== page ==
Money and Happiness in Alabama

April 14, 2008

It’s not often that a TV program takes on issues of tax equity and corporate giveaways, but they are exactly the focus of this week’s edition of the PBS series NOW, which aired in most places Friday night and is available in its entirety on the show’s



The report focuses on Alabama, where there’s been an effort by activist groups such as

Alabama Arise!

to reform a state tax system skewed against the poor. Alabama depends heavily on the regressive sales tax—and it is one of the only places in the country that applies the tax to food, which accounts for a larger portion of spending by those with lower incomes. State income taxes are designed so they “

soak the poor


For some state legislators, all this is apparently not a problem. NOW interviews State Rep. Robert Bentley (R-Tuscaloosa), who says of the unequal tax burden on the poor: “I don’t get upset about it. I really don’t…I have too many things to worry about…You can be happy and be poor…Money does not make you happy.” If that’s the case, Alabama, with its lopsided distribution of income, must be one of the happiest places on earth.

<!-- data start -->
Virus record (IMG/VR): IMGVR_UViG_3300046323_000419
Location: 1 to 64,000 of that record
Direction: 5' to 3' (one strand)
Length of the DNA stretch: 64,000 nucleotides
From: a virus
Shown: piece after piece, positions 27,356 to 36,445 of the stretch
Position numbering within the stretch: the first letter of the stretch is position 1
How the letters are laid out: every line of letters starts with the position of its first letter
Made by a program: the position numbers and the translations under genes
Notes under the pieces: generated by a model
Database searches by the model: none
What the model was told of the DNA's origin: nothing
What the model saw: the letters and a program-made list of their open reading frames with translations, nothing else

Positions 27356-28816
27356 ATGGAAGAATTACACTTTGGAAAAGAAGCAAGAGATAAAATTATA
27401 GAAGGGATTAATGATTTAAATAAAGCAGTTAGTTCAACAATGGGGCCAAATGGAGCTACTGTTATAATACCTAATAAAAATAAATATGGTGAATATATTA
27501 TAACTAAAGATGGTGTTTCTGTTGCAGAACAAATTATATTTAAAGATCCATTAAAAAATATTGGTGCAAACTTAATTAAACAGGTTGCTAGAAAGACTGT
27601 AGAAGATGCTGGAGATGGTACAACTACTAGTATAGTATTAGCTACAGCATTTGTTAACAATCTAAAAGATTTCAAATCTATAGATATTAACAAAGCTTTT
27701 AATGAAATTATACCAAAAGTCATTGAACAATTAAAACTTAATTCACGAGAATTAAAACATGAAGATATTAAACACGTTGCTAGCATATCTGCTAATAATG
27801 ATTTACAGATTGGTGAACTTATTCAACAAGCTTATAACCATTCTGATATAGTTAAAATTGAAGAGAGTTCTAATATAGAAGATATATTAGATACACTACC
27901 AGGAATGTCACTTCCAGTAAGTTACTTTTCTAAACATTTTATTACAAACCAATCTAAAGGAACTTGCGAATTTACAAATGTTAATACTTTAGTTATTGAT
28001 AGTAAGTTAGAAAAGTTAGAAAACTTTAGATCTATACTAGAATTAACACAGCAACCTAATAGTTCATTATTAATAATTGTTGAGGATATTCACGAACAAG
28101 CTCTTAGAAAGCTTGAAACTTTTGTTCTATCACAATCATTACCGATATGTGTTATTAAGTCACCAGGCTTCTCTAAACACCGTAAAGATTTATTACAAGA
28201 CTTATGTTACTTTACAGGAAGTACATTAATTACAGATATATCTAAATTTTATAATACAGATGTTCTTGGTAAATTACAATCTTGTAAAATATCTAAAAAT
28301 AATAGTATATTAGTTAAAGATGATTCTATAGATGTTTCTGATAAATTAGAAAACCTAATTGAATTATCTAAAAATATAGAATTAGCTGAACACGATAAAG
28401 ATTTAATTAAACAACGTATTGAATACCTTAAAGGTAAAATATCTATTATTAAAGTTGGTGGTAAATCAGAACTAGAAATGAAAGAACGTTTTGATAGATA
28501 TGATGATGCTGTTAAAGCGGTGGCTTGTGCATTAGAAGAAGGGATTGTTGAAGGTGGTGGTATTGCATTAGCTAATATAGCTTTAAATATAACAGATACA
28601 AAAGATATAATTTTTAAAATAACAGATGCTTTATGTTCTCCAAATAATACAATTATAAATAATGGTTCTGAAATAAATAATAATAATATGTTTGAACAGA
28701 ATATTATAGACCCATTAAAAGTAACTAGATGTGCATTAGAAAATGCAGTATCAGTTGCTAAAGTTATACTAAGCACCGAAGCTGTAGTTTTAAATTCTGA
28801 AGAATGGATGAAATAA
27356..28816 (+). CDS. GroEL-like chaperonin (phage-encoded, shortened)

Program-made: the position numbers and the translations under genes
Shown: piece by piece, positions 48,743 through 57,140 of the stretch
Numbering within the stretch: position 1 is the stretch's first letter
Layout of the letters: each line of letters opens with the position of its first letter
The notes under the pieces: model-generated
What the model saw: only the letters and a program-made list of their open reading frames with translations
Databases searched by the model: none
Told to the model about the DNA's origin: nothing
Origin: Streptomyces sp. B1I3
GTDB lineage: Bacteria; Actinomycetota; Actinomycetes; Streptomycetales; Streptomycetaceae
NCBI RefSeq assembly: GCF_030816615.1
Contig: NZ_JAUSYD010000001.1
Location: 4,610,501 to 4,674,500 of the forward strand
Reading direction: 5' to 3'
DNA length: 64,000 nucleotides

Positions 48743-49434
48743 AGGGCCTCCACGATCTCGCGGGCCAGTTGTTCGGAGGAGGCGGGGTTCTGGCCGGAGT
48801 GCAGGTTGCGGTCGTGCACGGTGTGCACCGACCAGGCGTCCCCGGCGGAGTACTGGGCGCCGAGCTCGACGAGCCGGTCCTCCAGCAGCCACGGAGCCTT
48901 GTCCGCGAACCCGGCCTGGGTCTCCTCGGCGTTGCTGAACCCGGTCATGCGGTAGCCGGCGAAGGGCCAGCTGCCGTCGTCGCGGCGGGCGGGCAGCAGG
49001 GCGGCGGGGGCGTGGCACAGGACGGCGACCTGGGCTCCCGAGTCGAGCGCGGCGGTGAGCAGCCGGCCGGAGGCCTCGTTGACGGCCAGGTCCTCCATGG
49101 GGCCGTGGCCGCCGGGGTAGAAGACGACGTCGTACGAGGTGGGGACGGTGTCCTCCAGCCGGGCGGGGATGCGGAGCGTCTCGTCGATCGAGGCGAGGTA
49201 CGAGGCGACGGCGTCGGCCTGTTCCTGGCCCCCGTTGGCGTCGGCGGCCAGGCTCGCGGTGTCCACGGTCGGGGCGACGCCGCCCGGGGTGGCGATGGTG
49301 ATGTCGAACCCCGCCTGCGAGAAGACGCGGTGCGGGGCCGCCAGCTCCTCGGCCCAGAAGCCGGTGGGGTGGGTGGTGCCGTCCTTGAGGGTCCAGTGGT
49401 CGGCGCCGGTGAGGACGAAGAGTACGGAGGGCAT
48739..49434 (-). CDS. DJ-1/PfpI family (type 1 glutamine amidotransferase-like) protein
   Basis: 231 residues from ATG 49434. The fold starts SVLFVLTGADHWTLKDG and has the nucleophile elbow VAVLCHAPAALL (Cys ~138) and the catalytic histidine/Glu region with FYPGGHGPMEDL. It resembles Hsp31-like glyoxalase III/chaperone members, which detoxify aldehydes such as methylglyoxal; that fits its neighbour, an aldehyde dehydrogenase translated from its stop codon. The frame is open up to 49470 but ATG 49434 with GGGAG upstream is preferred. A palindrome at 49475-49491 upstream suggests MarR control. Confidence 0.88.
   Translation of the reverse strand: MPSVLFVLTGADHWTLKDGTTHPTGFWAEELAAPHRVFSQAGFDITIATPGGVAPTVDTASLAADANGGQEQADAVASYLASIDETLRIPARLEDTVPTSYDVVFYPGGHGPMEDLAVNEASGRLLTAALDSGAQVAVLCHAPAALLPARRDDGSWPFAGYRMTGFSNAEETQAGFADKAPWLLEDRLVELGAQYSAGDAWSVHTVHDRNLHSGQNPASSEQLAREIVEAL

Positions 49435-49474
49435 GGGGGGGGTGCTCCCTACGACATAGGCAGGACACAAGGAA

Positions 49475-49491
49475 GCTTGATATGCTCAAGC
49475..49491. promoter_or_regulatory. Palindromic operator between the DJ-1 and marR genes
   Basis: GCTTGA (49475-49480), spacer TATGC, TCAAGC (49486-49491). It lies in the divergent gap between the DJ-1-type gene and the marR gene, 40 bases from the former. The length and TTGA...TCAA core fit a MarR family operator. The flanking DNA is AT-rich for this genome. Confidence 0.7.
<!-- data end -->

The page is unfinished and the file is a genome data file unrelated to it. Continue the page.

The NOW segment notes that while the poor are overtaxed, large corporations are often


taxed in Alabama. The state has given large

tax breaks and other subsidies

to automakers such as Mercedes, Hyundai and Honda to lure their assembly plants. Last year, the state put together an $800 million package for a steel mill proposed by the German company ThyssenKrupp. Asked by NOW correspondent Maria Hinojosa whether it is right to allow a large company to operate essentially tax-free for 30 years when the poor are struggling, Rep. Bentley says he supported the deal because it will create jobs. When Hinojosa asks “Did it have to come at so high a price?” Bentley responds: “It does if you’re going to recruit that kind of company…We were in competition with a number of states.”

Actually, ThyssenKrupp chose Alabama even though it was offered a larger package by Louisiana, suggesting that maximum subsidies are not always what make corporations most happy.

Full disclosure: Good Jobs First was consulted by NOW producers during the preparation of the program. Although we are not mentioned in the program, there are a couple of links to our material on the NOW